Skip to main content

How to keep fungus at bay in stored grain

Mycotoxins can quickly sour an otherwise good grain crop. Given generally wet conditions across the Prairies this harvest season, the potential for mycotoxins to develop post-harvest is higher than usual.

Of concern, says Cereals Canada, is ochratoxin - also referred to as OTA - a potent strain that forms in high moisture conditions.

According to plant health experts, though, there are several ways farmers can reduce their risk.

Keep grain cool and dry

We are concerned about more grains going into bins wet than is preferable this year.

“OTA is not a disease of field crops,” says Krista Zuzak, chief plant health officer for Alberta Agriculture. “It’s a grain storage issue. We are concerned about more grains going into bins wet than is preferable this year.”

Ideally, she says, farmers should have access to grain drying systems that can both heat and aerate. In scenarios where heated drying is not possible, Zuzak says farmers need to aerate regularly to prevent OTA from gaining a foothold.

This must be done strategically, however.

Because OTA thrives in warm and moist conditions, mixing warm and moist outside air into grain can increase risk. That warm air can also form condensation on cold surfaces, such as interior walls, which subsequently drips to form wet pockets.

If there are dramatic differences in and outside the storage unit, then it might be best to leave fans off.

“Check that your grain bin is properly sealed, and how your vents are installed. Make sure rain isn’t getting in or condensation isn’t forming,” Zuzak says.

Changing marketing, grain handling

Mitchell Japp, a cereal crop specialist and Barb Ziesman, a plant disease specialist, both with the Saskatchewan Ministry of Agriculture, reiterate that fungal growth and accumulation of OTA and other mycotoxins can be limited by keeping grain cool and dry. However, Japp recommends marketing cereals early to limit the amount of time spent in storage – and consequently, the time period in which OTA-producing fungus can grow.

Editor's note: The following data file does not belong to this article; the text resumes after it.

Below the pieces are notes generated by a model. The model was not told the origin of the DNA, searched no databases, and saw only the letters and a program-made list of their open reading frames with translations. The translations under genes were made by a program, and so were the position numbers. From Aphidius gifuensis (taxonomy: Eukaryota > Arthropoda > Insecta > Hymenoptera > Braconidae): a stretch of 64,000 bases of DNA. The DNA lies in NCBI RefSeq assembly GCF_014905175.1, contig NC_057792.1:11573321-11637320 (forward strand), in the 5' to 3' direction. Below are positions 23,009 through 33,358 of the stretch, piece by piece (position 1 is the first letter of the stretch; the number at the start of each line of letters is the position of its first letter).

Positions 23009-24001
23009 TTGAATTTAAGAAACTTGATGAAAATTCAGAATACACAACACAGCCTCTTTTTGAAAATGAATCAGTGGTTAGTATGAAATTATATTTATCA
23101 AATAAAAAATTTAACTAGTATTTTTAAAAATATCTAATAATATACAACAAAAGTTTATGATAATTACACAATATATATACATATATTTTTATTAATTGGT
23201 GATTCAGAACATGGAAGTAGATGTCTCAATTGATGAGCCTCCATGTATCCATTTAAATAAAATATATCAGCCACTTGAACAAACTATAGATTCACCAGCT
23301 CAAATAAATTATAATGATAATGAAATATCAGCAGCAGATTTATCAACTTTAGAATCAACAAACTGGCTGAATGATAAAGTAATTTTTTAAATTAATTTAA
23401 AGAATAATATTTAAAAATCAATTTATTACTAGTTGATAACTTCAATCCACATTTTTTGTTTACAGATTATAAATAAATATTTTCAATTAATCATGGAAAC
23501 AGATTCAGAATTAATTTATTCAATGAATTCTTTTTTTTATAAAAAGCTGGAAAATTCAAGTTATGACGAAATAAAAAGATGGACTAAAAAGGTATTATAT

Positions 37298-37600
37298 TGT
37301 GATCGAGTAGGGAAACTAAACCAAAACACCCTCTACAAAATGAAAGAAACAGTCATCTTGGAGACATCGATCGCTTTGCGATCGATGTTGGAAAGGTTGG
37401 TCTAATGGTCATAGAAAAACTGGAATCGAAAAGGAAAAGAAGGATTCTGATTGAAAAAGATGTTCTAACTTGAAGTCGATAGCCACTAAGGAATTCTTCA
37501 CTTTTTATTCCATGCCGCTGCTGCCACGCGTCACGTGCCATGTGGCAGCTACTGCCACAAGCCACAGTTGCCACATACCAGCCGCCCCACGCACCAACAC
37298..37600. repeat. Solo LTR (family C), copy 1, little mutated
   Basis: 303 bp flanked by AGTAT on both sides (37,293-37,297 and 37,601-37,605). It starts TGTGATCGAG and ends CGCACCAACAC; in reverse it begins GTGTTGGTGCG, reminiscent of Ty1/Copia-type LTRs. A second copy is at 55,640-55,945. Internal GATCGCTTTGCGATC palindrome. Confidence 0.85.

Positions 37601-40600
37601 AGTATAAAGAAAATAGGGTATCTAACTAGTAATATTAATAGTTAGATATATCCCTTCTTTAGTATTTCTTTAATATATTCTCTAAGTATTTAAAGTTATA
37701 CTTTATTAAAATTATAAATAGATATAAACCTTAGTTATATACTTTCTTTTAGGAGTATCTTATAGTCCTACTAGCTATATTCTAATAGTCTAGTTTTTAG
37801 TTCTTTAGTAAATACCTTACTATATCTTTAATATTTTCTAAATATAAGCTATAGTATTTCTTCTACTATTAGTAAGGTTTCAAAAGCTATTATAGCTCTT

Between this and previous years featuring wet harvest conditions, he says “more producers have looked at having drying capacity on farm.”

Zuzak also says fungal spores can exist on crop residue from the previous year, as well as within soil. Keep equipment clean, she says, to help reduce exposure. Ziesman expresses a similar sentiment, adding efforts should be made to remove as much leftover green material as possible prior to storage. 

Health, economic impacts of OTA

OTA, like other mycotoxins, can negatively impact human and animal health. It is strictly regulated in the European Union and monitored by end users like Health Canada and the United States Food and Drug Administration. Instances of OTA contamination can therefore have significant trade impacts.

“Keeping it out of grain helps us keep our reputation as a producer of high-quality grain,” Zuzak says.

Overall, Japp believes the efforts made by Canadian farmers to mitigate OTA have been working well.

“I think as a result the record that we’ve had has been fairly positive,” he says. 

Bottom line

Preventing OTA from spreading in stored grain is critical to sustaining markets. Experts state farmers may mitigate risks of mycotoxins in cereals if they keep grain cool and dry, market cereals early to limit time in storage and keep equipment clean. 

Article by: Matt McIntosh